How About Some Mind Medicine?
Life can be hectic. Life can be challenging. Life can be wonderful.
But what do you do when things may not always be going your way? Those days when you don’t feel ok (and remember it’s ok to not be ok) and you have a ‘grump on’ or someone else has taken their grump off on you and now everything just seems, well, just too much?
Rather than looking for answers elsewhere how about trying a little mind medicine of your own first. This is an approach I have used with little children and their big teachers and it really works.
All it entails is spending some time thinking about the simple things that make you feel better, the things that take all the grey and nastiness of the emotional turmoil away, and give you a little more well-being balance, even if just for a while.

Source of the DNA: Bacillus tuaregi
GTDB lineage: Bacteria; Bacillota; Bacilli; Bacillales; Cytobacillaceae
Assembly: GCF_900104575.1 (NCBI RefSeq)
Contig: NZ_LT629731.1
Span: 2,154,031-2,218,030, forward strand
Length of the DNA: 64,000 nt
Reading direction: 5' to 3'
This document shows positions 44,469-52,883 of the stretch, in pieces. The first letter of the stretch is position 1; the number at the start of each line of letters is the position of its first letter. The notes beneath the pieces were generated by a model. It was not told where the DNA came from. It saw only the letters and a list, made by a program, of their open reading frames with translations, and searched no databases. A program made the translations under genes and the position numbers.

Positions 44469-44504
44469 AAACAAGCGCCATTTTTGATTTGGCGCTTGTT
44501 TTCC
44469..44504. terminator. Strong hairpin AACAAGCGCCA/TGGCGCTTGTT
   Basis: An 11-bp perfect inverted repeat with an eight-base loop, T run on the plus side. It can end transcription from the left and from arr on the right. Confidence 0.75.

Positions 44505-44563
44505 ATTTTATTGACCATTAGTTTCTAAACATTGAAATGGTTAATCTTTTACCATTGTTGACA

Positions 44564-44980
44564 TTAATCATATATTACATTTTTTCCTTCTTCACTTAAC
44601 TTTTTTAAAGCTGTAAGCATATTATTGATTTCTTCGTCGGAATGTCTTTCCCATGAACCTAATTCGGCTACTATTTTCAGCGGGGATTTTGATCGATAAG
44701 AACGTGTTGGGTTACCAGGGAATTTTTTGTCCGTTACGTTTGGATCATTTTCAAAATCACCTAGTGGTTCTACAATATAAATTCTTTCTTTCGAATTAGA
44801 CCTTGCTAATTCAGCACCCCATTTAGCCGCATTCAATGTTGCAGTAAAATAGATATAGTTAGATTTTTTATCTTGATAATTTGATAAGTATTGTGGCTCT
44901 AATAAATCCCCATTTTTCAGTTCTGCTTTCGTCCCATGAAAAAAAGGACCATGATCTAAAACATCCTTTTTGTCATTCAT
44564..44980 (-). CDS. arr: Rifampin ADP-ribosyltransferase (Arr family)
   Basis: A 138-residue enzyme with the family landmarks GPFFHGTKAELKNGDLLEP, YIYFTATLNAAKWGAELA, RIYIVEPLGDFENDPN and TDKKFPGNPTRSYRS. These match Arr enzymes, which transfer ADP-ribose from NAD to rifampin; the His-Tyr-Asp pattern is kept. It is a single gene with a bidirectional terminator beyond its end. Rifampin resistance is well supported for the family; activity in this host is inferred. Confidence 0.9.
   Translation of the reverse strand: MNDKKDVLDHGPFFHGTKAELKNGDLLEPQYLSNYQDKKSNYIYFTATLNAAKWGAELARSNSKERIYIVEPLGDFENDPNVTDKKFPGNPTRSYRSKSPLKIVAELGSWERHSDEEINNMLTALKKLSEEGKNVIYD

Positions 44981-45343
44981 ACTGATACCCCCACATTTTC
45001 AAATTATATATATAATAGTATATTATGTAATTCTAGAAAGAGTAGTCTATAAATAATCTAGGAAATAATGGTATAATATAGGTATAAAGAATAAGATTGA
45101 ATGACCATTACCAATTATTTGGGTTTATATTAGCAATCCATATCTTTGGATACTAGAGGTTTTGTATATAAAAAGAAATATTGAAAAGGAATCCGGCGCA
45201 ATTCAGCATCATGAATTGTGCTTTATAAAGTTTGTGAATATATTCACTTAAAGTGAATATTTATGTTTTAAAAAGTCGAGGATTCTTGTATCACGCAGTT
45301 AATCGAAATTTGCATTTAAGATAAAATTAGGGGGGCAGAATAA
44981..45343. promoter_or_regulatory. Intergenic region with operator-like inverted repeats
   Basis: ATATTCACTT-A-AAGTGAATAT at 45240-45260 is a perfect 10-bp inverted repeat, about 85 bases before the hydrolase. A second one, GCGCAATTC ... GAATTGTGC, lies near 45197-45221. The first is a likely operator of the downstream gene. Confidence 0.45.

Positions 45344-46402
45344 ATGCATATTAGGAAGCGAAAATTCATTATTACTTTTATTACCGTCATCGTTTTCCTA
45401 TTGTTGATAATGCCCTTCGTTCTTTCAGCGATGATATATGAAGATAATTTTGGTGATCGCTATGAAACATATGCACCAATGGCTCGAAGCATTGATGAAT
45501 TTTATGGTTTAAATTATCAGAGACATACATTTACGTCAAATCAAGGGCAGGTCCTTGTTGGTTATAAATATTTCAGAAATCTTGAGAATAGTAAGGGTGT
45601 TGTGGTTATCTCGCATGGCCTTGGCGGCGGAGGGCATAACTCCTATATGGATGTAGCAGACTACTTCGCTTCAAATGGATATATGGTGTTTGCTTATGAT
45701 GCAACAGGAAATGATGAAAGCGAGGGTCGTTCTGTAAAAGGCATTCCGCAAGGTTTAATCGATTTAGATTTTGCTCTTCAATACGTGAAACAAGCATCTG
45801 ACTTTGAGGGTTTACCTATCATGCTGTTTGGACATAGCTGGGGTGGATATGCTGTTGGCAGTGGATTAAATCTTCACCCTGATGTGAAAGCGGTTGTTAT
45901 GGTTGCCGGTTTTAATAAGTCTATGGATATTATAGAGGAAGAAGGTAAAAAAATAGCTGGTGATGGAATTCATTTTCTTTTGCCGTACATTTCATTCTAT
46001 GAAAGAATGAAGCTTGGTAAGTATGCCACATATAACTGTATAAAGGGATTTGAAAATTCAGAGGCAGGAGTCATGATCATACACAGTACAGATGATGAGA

At a recent Independent Thinking event I worked with teachers who took this approach back to their schools. From the wonderful minds of children in their primary school, here are some of their top Mind Medicine suggestions:
- Squish slime and squishies.
- Listen to your favourite music.
- Scrunch or rip paper.
- Punch a pillow.
- Cuddle a puppy, teddy, blanket or another person.
- Count to ten (or more if you wish) and breathe slowly.
- Think of some magic moments.
- Make a den or a special space.
- Play with a stress toy.
- Escape with a film or TV box set.
- Have a relaxing bath with a bath bomb and some candles.
- Stroke a dog.
- Go for a run.
- Look at some fish.
- Meditate or take some time for mindfulness
- Drink water and eat something ‘nice’ – but only a little, not too much!
- Play a board game, Maths Prodigy or Spelling Shed.
- Bounce on a trampoline and sing a song at the top of your voice.
- Tell some jokes.
- Kick a football or do some hula with a hula hoop.
- Talk to someone and tell them how you feel.
These are some great Mind Medicine strategies that these children use to help them with their own well-being.
What are yours? [ITL]
Nina Jackson is Associate Director of Independent Thinking. You can read more by Nina when you visit her the Independent Thinking Press page here.